Metamaterials Embedded with Geometrical Optics Could Simplify Optical Devices

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3D-printed metamaterials developed by a Tufts University engineering team display properties not found in conventional materials. The fabrication methods used by the team demonstrate how stereolithography-based 3D printers can be used to create 3D optical devices through a process that fuses metamaterials with geometrical optics, or MEGO. The MEGO devices can be fabricated at a lower cost than devices made using typical fabrication methods.

The researchers employed a hybrid fabrication approach that combined 3D printing, metal coating, and etching to create metamaterials with complex geometries and novel functionalities for wavelengths in the microwave range. For example, they created an array of tiny mushroom-shaped structures, each holding a small patterned metal resonator at the top of a stalk. This arrangement permitted microwaves of specific frequencies to be absorbed, depending on the geometry and spacing of the mushroom structures. Use of such metamaterials could be valuable in applications such as sensors in medical diagnosis or as antennas in telecommunications or detectors in imaging applications.

In one case, the researchers created a surface capable of selective high-frequency energy absorption by patterning hemispherical surfaces that resemble the compound eye of a moth. The hemispherical device can absorb electromagnetic signals from any direction.

Tufts University researchers 3D print metamaterials with novel properties.
3D-printed hemispherical metamaterial can absorb microwaves at select frequencies. Courtesy of Hojat Rezaei Nejad, Tufts University, Nano Lab.

Other devices developed by the team include parabolic reflectors that selectively absorb and transmit certain frequencies. Reflectors like these could simplify optical devices by combining the functions of reflection and filtering into one unit. “The ability to consolidate functions using metamaterials could be incredibly useful,” said professor Sameer Sonkusale. “It’s possible that we could use these materials to reduce the size of spectrometers and other optical measuring devices so they can be designed for portable field study.” The researchers validated the functionality and performance of the devices through simulation and measurement using a terahertz continuous-wave spectrometer.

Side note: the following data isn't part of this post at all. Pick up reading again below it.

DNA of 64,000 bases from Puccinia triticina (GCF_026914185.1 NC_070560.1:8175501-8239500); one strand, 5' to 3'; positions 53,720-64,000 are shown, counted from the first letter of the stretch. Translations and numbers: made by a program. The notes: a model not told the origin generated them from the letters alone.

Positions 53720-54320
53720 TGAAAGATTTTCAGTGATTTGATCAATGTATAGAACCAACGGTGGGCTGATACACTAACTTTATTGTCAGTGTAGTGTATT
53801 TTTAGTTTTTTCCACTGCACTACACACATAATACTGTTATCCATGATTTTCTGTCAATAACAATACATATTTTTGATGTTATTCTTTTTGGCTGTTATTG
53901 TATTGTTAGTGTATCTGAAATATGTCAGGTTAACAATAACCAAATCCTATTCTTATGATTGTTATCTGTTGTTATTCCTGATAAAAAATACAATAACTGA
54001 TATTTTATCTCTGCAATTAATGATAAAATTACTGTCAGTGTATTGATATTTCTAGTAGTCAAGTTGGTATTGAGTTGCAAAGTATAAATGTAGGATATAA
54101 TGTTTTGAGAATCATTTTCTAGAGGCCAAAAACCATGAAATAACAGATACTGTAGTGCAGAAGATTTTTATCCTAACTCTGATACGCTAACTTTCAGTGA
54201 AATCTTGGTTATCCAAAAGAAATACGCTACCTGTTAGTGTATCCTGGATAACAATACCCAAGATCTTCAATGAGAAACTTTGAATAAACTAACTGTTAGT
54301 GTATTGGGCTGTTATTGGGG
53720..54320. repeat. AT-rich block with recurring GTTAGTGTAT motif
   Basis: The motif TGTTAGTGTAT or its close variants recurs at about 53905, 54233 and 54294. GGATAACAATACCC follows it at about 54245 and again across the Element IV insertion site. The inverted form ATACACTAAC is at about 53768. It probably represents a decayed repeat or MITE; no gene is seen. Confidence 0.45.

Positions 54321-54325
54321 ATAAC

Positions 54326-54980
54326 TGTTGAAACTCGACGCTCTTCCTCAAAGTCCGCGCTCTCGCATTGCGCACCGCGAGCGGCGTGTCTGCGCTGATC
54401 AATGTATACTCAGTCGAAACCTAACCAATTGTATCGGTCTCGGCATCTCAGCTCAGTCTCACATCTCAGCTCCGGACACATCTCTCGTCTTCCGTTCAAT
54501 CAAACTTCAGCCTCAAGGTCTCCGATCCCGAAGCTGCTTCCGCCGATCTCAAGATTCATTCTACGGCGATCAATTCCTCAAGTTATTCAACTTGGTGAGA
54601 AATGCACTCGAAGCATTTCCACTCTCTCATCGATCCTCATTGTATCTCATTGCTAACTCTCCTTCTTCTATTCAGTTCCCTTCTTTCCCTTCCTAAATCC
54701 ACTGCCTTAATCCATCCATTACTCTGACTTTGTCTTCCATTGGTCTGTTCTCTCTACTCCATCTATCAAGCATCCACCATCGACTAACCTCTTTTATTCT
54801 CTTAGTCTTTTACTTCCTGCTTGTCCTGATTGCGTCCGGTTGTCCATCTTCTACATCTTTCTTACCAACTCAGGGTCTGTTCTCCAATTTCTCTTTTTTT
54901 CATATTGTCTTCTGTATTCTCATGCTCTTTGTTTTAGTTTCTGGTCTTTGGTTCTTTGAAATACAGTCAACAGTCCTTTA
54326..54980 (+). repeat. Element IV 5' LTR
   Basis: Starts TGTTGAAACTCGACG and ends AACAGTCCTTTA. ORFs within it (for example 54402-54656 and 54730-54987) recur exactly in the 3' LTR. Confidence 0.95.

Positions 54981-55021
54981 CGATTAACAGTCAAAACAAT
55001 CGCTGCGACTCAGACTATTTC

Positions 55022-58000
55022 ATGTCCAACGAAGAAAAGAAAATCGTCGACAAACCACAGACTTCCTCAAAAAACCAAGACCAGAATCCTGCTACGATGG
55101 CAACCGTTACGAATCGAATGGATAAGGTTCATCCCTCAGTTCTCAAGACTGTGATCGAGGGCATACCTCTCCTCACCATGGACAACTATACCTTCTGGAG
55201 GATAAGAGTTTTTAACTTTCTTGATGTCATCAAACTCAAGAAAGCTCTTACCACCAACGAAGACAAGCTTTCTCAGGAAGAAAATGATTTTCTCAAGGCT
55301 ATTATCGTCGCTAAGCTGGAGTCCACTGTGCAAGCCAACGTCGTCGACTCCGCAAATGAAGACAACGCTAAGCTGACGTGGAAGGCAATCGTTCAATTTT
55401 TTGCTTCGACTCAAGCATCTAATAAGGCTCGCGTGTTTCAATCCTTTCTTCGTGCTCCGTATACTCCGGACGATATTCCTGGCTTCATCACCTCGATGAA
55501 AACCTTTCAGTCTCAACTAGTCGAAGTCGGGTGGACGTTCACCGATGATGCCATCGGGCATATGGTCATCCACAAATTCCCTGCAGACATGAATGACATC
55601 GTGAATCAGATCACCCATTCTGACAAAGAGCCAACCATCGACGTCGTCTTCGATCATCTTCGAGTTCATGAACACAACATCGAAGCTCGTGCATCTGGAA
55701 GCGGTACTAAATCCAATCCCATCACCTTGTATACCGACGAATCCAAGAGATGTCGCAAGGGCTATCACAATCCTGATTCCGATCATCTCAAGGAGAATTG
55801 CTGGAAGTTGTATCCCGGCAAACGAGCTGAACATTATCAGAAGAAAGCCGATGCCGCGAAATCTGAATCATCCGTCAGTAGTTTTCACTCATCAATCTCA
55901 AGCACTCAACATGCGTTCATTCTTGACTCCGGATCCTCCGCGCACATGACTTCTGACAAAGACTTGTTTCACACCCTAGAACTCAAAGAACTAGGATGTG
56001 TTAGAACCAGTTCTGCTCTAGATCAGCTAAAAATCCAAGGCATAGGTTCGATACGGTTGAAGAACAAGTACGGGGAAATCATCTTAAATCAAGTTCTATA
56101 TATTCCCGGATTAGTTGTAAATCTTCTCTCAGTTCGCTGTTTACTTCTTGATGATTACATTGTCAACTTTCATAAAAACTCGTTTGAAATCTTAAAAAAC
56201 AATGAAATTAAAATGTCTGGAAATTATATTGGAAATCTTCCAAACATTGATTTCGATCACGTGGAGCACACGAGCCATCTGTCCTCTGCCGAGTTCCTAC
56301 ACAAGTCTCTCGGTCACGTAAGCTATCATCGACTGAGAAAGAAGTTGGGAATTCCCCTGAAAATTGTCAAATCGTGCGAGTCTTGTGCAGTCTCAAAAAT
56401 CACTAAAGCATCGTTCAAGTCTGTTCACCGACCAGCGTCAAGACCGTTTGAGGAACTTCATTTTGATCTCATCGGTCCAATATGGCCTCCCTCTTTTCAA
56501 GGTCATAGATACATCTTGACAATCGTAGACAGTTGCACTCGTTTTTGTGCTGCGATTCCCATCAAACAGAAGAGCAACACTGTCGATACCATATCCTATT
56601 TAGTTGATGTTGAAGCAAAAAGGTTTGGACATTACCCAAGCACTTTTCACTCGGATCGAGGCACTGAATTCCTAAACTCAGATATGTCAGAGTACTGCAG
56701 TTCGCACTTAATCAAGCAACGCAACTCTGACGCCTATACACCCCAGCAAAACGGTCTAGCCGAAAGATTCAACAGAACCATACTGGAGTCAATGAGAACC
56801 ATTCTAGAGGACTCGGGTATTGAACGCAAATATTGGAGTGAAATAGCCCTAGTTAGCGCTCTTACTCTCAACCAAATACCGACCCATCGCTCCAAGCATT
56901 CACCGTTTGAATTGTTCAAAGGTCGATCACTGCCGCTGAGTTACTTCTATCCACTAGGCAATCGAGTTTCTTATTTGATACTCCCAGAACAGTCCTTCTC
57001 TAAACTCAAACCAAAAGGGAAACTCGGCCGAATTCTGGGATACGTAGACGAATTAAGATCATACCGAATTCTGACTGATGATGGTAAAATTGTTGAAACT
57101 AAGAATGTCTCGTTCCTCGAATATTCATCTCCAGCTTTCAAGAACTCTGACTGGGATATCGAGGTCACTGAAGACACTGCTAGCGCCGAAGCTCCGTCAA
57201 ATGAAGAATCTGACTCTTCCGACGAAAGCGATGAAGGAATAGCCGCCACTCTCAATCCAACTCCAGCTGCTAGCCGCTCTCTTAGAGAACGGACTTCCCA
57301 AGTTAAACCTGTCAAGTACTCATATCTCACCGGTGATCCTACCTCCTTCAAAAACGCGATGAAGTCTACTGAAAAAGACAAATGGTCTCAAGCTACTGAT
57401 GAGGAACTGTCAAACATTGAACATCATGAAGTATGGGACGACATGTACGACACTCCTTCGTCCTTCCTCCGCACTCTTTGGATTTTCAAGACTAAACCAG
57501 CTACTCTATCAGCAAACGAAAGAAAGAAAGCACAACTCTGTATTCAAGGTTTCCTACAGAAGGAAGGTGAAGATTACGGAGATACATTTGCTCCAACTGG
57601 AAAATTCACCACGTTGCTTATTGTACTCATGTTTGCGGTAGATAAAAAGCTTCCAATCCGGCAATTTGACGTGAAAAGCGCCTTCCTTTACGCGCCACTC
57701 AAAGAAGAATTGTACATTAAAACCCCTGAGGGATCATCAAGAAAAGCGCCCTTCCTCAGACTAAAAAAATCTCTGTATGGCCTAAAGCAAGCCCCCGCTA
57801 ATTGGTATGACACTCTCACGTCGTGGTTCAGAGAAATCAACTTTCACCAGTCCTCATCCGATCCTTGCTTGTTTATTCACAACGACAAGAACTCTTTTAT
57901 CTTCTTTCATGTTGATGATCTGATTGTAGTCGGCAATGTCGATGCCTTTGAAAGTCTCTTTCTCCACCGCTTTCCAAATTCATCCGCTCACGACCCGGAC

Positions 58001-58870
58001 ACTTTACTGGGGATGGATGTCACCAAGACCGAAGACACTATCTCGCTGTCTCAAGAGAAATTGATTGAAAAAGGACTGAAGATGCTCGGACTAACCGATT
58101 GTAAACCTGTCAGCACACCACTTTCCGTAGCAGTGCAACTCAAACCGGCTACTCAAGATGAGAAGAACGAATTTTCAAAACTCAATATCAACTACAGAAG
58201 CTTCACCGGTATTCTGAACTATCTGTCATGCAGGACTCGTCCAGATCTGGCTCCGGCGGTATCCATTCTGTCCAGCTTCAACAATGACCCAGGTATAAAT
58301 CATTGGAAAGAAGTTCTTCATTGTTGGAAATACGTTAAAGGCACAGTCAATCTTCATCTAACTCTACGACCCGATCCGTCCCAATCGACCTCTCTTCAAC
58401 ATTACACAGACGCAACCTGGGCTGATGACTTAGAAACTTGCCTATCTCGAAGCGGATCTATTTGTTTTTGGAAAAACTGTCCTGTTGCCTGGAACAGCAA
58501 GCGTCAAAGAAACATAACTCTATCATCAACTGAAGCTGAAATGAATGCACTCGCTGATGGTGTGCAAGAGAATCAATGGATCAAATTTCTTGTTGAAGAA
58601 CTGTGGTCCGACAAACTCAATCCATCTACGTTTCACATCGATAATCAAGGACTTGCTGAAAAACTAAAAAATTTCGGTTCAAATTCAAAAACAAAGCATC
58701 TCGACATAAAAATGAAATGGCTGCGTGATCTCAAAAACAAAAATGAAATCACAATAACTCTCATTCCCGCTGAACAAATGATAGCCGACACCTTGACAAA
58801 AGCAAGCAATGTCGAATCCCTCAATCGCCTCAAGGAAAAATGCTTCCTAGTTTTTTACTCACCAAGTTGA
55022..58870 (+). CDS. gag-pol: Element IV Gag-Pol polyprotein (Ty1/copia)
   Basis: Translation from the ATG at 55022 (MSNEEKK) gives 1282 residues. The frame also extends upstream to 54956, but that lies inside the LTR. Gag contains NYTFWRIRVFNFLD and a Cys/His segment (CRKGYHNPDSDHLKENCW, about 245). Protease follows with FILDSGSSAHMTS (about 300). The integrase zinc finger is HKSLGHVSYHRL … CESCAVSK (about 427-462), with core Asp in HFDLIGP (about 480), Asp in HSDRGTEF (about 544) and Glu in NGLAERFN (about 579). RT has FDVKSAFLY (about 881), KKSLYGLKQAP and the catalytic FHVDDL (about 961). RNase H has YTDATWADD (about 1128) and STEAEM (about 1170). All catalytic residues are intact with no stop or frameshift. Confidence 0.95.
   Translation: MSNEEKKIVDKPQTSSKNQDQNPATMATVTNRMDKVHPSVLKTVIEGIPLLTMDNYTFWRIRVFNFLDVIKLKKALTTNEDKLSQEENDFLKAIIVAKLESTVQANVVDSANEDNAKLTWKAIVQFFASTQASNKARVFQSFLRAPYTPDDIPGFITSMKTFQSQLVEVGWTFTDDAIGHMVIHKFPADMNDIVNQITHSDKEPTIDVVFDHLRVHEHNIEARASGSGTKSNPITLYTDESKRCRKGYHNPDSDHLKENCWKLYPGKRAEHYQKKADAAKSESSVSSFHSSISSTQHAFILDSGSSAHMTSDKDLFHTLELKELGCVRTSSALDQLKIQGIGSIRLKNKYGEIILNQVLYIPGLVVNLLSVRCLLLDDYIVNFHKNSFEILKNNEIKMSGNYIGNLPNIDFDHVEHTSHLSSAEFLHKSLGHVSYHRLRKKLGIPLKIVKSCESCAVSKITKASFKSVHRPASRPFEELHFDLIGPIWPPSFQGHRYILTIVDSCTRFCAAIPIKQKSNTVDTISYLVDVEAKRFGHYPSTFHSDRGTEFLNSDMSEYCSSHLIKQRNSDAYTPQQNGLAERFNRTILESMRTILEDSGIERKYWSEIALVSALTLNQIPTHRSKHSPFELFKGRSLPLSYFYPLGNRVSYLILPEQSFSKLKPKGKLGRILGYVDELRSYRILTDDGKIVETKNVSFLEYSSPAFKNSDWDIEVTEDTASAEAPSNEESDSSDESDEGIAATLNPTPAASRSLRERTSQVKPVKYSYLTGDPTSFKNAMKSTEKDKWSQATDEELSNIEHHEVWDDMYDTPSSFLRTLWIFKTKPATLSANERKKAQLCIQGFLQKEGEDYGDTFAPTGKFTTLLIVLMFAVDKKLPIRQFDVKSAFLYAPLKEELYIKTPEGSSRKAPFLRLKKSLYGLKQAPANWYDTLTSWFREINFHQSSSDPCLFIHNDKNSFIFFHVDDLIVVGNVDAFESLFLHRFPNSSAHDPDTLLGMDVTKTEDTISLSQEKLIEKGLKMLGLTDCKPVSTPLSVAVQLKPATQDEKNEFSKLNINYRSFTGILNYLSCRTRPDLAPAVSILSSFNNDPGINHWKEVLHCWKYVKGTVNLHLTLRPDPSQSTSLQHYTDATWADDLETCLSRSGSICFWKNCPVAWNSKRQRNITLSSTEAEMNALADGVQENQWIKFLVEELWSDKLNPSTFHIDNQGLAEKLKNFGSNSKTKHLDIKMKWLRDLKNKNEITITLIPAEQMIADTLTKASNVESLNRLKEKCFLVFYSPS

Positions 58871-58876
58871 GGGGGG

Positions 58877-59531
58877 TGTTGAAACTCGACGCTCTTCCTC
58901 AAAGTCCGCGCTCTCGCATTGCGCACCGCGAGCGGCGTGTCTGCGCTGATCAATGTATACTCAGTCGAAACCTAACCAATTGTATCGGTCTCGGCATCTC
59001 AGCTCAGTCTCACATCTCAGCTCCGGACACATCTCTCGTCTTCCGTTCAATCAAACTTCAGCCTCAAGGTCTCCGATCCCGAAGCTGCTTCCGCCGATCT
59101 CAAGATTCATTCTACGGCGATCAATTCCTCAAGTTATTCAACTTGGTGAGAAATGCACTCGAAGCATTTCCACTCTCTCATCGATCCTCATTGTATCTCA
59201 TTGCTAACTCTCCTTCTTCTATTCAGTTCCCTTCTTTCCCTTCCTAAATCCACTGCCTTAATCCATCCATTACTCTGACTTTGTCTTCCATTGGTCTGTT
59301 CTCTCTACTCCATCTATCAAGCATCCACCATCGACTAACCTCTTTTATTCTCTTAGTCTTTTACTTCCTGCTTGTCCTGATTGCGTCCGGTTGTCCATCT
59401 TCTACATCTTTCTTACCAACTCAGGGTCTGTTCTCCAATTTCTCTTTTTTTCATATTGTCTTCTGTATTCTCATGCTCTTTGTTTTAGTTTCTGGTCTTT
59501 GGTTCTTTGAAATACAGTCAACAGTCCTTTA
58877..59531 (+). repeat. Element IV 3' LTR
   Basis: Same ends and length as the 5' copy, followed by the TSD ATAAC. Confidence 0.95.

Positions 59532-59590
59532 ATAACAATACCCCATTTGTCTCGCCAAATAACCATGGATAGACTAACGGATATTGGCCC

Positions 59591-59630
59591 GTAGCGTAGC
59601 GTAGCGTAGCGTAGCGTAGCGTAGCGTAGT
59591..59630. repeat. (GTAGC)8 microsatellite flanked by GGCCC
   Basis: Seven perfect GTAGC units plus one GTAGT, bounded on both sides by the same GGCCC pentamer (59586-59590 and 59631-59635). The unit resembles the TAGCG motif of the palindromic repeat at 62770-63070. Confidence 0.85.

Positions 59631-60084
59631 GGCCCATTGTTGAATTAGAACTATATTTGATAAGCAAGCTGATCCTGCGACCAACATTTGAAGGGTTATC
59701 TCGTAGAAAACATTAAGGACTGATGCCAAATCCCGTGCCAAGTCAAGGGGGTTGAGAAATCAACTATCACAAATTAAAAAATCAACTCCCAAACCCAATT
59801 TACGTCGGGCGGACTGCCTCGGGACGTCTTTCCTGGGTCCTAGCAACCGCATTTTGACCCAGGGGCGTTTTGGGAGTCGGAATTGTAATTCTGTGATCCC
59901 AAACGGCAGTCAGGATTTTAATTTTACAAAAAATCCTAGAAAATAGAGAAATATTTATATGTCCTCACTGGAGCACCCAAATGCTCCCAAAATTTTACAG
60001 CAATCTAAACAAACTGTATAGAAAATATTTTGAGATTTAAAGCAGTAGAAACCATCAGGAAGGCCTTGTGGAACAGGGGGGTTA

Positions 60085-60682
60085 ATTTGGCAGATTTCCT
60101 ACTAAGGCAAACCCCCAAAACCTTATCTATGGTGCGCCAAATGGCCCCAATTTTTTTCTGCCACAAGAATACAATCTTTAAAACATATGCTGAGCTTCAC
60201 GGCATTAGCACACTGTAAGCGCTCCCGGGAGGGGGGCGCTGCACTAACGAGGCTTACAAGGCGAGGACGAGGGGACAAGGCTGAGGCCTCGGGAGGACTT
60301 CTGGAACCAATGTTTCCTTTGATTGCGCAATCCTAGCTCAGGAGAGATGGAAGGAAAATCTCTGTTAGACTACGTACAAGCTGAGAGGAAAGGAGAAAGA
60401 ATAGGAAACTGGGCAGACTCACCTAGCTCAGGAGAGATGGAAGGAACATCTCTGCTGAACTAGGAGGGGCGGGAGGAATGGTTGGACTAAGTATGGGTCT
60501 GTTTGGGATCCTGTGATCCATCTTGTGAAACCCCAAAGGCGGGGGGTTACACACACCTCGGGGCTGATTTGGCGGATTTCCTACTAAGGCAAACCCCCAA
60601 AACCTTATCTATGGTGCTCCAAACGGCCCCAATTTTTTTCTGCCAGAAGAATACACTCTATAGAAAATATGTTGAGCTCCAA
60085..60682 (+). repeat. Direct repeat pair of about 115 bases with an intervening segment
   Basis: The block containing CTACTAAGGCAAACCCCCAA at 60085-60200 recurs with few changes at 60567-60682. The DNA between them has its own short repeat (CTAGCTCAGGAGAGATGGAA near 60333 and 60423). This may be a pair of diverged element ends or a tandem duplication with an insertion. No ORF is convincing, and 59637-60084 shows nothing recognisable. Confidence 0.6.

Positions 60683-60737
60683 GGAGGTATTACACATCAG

Metamaterials extend the capabilities of conventional materials in devices by making use of geometric features arranged in repeating patterns at scales smaller than the wavelengths being detected or influenced. New developments in 3D-printing technology could make it possible to create many more shapes and patterns of metamaterials at ever-smaller scales. 

The researchers believe that other MEGOs that absorb, enhance, reflect, or bend waves in new ways could be created using patterned 3D printing. The current Tufts study utilizes stereolithography. Other 3D-printing technologies, such as two-photon polymerization, could provide printing resolution down to 200 nm, which would enable the fabrication of even finer metamaterials that could detect and manipulate electromagnetic signals of even smaller wavelengths, potentially including visible light. As resolution in 3D printing improves, MEGO devices could reach terahertz frequencies.

“The full potential of 3D printing for MEGOs has not yet been realized,” said researcher Aydin Sadeqi. “There is much more we can do with the current technology, and a vast potential as 3D printing inevitably evolves.”

The research was published in Microsystems & Nanoengineering ( 

Published: April 2019
A sub-field of photonics that pertains to an electronic device that responds to optical power, emits or modifies optical radiation, or utilizes optical radiation for its internal operation. Any device that functions as an electrical-to-optical or optical-to-electrical transducer. Electro-optic often is used erroneously as a synonym.
Tiny (less than 2 mm in diameter) lenses, beamsplitters and other optical components used, for example, in endoscopes or microscopes or to focus light from semiconductor lasers and optical fibers.
A method of creating real three-dimensional models by using lasers driven by CAD software. In contrast to the normal practice of removing material, this process polymerizes a liquid to quickly produce shapes that are untouched by human hands or cutting tools. Also known as three-dimensional imaging and three-dimensional modeling.
Research & TechnologyeducationTufts UniversityAmericasLight SourcesMaterialsmetamaterialsOpticsoptoelectronicsmicro-opticsmicrowave photonics3d printingstereolithographyMEGO devicesTech Pulse

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